Improved weather leading to increased hay production brought about a 35% rise in the amount of hay stored on farms this year over last year’s figure. All hay stocks estimated for 2014 should hold at 19.1 million tons, up from 14.1 million tons noted May 1 of last year.
Even so, that’s the third lowest May 1 stock level since 1989, according to USDA in its May Crop Production report.
Hay use between Dec. 1, 2013, and May 1 of this year totaled 70.1 million tons, compared with 62.4 million tons for the same period a year earlier.
Missouri, Kansas and Arkansas more than tripled their hay stock inventories for 2014 from 2013, totaling 1.8 million tons, 1.3 million tons and 550,000 tons, respectively. Nebraska, at 1.1 million tons, and Michigan, at 270,000 tons, nearly doubled the amount of hay kept on farms in their states. Other states with notable increases include South Dakota, at 1.5 million tons; North Dakota, 1.2 million tons; and Oklahoma, at 1.1 million tons.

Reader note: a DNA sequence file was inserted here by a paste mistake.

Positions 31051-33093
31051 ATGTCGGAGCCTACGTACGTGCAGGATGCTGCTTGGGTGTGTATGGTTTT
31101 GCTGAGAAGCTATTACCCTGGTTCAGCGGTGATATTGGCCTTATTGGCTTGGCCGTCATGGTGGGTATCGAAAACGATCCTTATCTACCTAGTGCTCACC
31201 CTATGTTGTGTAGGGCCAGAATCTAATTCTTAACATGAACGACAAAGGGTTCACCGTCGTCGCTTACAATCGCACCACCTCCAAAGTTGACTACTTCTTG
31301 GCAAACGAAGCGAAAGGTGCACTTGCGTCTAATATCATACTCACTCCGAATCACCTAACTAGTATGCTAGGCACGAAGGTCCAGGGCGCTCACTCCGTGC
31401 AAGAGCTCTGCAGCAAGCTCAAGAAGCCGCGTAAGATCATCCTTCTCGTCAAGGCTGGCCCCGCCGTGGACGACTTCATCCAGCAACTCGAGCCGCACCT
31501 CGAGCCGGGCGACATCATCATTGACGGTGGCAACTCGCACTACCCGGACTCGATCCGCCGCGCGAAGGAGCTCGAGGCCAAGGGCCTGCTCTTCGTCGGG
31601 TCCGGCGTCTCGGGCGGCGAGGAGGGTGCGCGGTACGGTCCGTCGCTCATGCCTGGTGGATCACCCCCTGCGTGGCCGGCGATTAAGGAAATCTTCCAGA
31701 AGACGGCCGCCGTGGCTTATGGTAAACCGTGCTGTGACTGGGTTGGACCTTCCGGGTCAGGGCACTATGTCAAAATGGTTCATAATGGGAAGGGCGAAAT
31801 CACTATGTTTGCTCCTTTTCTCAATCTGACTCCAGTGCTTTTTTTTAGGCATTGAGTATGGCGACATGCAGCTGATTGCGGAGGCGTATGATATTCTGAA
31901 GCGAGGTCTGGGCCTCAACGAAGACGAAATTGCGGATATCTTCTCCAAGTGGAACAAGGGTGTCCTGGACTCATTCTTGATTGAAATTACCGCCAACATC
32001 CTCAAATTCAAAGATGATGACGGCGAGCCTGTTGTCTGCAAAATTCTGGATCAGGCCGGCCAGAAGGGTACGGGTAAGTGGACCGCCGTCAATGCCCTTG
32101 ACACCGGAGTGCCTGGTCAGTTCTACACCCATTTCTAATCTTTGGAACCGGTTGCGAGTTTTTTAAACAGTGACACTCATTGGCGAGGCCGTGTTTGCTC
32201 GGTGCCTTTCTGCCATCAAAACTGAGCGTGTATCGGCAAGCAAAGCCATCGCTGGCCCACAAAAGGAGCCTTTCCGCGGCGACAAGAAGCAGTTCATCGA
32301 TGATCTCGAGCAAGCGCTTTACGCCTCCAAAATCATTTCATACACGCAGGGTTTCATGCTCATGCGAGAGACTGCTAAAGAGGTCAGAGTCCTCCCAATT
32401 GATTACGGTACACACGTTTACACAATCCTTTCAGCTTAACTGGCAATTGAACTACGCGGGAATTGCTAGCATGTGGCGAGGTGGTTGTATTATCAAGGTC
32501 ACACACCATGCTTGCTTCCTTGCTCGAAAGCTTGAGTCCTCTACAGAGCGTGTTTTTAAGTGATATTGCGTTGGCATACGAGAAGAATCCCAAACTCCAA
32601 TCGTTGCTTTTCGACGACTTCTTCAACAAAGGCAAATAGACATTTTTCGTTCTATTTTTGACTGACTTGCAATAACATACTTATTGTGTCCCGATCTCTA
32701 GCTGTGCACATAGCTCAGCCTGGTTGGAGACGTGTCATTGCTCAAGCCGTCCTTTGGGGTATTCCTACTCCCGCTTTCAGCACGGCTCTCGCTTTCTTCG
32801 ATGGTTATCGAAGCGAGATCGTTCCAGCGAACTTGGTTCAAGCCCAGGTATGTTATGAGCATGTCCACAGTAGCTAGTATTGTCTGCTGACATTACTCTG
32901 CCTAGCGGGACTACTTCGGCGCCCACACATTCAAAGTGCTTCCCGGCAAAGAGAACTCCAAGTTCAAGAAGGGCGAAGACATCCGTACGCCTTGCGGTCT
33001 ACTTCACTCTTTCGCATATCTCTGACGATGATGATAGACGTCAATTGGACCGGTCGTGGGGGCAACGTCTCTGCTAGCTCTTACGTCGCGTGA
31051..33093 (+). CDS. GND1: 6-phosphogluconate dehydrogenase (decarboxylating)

This year’s May 1 hay-stock level was at a record low in California, which reported only 140,000 tons vs. 320,000 tons reported in 2013. Minnesota also hit a record low – just 440,000 tons remain, compared to 490,000 tons the previous year. Texas also saw a decrease, from 1.6 million tons in 2013 to 1.3 million tons this year.
General declines in stocks levels were due to lower production in the Southeast, drought conditions in the West and Southern Plains, and a cold, wet spring in the Northeast and parts of the Midwest, according to USDA.